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Interview with Collectable President, Joe Orlando
Conducted by Collectable’s Senior Editor, David Seideman.

CollectableU aims to educate, inform, and entertain sports collectors and investors with relevant information on investing in this burgeoning asset class.

Disclaimer: NOT INVESTMENT ADVICE. The Content is for informational purposes only, you should not construe any such information or other material as legal, tax, investment, financial, or other advice. Investments in alternative assets are illiquid, speculative; and loss of invested capital is possible. A more complete description of these risks is contained in our offering circular, available here. We urge you to review full details and disclaimers on htps://collectable.com/disclaimer/

Last July, Joe Orlando, the CEO of Collectors Universe, the parent company of PSA, stepped down after an investor group led by entrepreneur and sports card collector Nat Turner acquired the company. Turner replaced him.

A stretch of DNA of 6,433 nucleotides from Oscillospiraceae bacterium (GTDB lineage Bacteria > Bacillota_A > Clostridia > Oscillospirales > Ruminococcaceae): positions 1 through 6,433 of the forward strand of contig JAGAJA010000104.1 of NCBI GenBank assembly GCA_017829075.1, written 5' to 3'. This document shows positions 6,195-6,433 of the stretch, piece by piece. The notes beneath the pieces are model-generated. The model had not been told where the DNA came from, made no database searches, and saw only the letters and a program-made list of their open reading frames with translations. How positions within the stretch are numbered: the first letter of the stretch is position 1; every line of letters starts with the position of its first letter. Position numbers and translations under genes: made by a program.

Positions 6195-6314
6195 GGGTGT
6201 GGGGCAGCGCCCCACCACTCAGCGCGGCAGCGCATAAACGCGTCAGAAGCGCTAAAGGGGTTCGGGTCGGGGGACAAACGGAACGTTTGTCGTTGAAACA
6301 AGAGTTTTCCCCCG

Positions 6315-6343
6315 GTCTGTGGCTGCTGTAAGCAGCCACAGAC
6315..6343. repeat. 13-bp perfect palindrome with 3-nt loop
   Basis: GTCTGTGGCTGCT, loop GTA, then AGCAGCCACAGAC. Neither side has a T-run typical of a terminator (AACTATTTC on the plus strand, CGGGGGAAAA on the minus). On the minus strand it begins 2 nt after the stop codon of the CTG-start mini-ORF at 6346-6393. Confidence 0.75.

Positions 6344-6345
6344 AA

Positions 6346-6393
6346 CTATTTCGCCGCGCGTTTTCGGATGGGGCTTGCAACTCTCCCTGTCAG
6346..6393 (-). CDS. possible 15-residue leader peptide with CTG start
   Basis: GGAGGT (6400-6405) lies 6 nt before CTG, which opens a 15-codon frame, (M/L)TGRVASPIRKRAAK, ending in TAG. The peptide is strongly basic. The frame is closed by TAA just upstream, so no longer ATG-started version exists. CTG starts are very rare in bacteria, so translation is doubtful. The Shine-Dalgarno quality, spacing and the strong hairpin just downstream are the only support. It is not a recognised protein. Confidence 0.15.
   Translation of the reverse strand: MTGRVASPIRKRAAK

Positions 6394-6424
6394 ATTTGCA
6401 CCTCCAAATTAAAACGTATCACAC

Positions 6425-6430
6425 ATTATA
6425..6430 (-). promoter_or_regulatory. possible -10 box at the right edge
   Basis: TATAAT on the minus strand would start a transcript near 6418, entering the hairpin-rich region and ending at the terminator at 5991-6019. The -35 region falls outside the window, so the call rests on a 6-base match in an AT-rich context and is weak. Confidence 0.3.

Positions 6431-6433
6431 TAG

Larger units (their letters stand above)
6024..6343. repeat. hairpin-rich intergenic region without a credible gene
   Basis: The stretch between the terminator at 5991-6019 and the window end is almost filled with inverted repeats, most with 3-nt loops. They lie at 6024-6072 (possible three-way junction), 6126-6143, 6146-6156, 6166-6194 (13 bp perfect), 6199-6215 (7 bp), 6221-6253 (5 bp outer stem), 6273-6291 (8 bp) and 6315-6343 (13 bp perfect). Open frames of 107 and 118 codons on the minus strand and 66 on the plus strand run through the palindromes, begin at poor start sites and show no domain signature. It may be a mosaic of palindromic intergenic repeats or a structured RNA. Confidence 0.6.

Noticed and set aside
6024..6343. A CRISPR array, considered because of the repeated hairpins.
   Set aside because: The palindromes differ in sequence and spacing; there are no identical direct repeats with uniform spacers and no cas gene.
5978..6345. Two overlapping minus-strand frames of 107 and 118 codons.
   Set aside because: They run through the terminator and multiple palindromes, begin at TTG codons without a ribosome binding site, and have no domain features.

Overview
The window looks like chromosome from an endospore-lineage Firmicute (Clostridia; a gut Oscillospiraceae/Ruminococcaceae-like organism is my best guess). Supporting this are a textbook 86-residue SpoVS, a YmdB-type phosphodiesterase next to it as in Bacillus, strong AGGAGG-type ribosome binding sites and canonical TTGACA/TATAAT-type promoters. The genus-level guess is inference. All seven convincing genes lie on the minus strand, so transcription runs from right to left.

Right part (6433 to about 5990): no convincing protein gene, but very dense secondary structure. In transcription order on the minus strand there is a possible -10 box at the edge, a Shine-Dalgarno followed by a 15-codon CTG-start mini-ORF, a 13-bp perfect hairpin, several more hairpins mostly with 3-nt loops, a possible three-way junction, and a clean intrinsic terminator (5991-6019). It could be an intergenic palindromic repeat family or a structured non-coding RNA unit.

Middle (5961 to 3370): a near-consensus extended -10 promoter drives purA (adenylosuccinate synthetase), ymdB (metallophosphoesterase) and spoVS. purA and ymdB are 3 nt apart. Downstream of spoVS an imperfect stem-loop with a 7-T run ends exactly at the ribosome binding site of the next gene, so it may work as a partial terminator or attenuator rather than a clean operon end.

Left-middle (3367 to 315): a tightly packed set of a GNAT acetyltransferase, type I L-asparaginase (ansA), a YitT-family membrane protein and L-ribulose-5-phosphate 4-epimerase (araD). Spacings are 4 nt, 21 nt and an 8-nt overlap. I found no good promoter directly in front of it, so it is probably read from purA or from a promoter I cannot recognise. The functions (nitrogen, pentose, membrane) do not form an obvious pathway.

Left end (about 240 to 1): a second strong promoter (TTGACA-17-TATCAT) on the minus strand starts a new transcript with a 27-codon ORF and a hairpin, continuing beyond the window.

Simply put, Orlando is a hobby god. Under his 20-plus years of leadership, PSA became an absolute powerhouse. Today, it’s not only the number one card grader, but the sole authenticator and grader of memorabilia like tickets, photos, and bats. Besides authoring multiple books on collectibles, his regular column in PSA’s magazine was a must-read in the hobby because he was one of its foremost experts on a variety of subjects. 

Over my last decade as a hobby reporter, including 350 columns for forbes.com as a senior contributor, I relied on Orlando’s immense knowledge on everything from pine tar on bats to the importance of eye appeal in appraising vintage sports cards. He was my go-to guy.